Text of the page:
The research on smart transportation in the United States has centered on large metropolitan areas. The adoption of smart transportation technologies in small-and medium-sized cities outside of large metropolitan areas is less studied and understood. This study examined the adoption of smart transportation technologies in small-and medium-sized cities in Central California. The analysis was based on the online survey responses from 29 transportation officials and professionals who worked for 18 municipal government departments and six metropolitan planning organizations (MPOs) in Central California as well as in depth semi-structured interviews with seven of them. The study showed that smart transportation in small-and medium-sized cities was mainly car-centric. Slightly more than half of the survey respondents were either unsure or suspicious about the usefulness of smart transportation technologies in addressing local transportation problems. The study revealed several barriers to the adoption of smart transportation technologies in small- and medium-sized cities including insufficient funding, limited staff capacity, a lack of coordination among small cities within a region, small population sizes, and low-density of development. The interviews suggested that some of these barriers, particularly the funding issue, were more complicated than they first appeared. We offer four major policy recommendations based on the findings from this study.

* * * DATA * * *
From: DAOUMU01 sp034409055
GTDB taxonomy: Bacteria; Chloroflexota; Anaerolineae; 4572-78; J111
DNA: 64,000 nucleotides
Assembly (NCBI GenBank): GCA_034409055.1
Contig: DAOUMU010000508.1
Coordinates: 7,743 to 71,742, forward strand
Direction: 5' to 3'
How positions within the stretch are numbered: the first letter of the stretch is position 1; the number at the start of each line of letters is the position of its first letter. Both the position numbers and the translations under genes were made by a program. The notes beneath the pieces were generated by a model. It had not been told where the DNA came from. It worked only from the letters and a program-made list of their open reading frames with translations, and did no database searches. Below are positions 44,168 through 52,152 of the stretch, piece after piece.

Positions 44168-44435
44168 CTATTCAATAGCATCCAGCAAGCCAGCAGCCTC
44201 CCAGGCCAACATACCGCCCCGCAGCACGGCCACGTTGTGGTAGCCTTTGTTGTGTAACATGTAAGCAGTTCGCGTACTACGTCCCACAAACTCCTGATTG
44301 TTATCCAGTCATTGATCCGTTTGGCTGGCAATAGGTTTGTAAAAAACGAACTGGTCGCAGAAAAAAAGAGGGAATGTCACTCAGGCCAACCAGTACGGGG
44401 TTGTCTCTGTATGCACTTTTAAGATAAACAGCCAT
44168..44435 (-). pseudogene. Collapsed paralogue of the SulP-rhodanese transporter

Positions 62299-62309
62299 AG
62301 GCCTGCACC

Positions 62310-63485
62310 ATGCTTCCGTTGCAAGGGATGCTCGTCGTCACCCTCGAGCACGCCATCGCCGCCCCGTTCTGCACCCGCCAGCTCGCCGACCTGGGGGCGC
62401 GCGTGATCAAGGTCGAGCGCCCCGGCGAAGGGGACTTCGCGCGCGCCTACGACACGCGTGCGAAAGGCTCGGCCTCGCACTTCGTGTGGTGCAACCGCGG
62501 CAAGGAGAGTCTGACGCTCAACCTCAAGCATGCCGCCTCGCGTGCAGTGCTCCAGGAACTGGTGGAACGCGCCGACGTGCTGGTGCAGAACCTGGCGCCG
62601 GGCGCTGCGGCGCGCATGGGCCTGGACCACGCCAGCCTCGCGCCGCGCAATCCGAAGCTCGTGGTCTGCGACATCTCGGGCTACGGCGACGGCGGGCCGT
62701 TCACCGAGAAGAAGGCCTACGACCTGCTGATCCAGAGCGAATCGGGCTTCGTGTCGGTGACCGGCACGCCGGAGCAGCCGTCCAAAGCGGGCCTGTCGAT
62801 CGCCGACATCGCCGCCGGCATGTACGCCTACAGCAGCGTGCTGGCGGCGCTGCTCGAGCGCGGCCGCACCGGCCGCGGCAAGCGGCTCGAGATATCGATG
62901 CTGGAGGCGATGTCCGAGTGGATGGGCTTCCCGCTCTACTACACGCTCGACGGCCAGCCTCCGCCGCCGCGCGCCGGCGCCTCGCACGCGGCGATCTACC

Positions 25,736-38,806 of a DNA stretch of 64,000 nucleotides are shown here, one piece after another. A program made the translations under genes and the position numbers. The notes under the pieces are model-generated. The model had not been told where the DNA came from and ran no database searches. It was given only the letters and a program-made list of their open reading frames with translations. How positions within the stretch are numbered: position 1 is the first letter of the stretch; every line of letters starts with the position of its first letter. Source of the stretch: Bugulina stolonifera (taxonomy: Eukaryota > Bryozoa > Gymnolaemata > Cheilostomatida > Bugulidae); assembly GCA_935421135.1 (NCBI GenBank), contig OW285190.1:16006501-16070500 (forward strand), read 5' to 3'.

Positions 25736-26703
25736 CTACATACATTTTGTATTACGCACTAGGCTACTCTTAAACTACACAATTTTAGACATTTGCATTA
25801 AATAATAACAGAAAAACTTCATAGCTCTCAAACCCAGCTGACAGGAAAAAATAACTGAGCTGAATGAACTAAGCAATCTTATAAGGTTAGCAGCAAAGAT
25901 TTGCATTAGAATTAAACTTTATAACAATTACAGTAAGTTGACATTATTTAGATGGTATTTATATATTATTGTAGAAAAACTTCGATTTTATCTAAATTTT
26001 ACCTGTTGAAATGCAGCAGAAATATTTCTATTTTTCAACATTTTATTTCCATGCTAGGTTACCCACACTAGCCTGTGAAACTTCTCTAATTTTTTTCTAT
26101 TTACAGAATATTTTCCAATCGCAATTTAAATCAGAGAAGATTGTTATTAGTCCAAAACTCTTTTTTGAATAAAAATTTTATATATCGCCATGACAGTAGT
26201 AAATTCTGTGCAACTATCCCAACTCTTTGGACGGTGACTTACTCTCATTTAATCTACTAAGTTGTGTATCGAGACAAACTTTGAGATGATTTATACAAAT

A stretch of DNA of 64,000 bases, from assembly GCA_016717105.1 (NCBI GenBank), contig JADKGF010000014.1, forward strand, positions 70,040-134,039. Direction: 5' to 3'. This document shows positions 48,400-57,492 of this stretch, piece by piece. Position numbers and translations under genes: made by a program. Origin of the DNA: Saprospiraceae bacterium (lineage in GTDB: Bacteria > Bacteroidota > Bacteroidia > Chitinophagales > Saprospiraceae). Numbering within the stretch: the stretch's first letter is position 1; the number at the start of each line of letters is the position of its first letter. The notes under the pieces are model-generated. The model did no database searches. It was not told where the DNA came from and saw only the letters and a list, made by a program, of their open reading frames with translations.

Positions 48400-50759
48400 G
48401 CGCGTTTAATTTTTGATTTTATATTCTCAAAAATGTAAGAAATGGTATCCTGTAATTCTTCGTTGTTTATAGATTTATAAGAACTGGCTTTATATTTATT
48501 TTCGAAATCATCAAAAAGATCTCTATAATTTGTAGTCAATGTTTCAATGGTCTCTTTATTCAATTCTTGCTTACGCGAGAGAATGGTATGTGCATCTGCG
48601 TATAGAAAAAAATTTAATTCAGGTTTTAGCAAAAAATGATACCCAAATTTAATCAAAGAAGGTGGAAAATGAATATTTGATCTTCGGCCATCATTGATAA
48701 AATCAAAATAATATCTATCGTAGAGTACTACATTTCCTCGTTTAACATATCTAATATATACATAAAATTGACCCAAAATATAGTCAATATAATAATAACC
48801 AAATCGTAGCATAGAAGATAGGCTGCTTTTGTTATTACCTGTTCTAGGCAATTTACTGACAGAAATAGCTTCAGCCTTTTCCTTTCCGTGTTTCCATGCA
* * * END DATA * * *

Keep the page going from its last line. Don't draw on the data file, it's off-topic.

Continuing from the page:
Publication Date


Publication Type



Miscellaneous, Sustainable Transportation and Land Use, Transportation Technology

Digital Object Identifier


MTI Project



Smart transportation, Smart cities, Small cities, Transportation inequality, Rural community


Transportation | Transportation Engineering | Urban Studies and Planning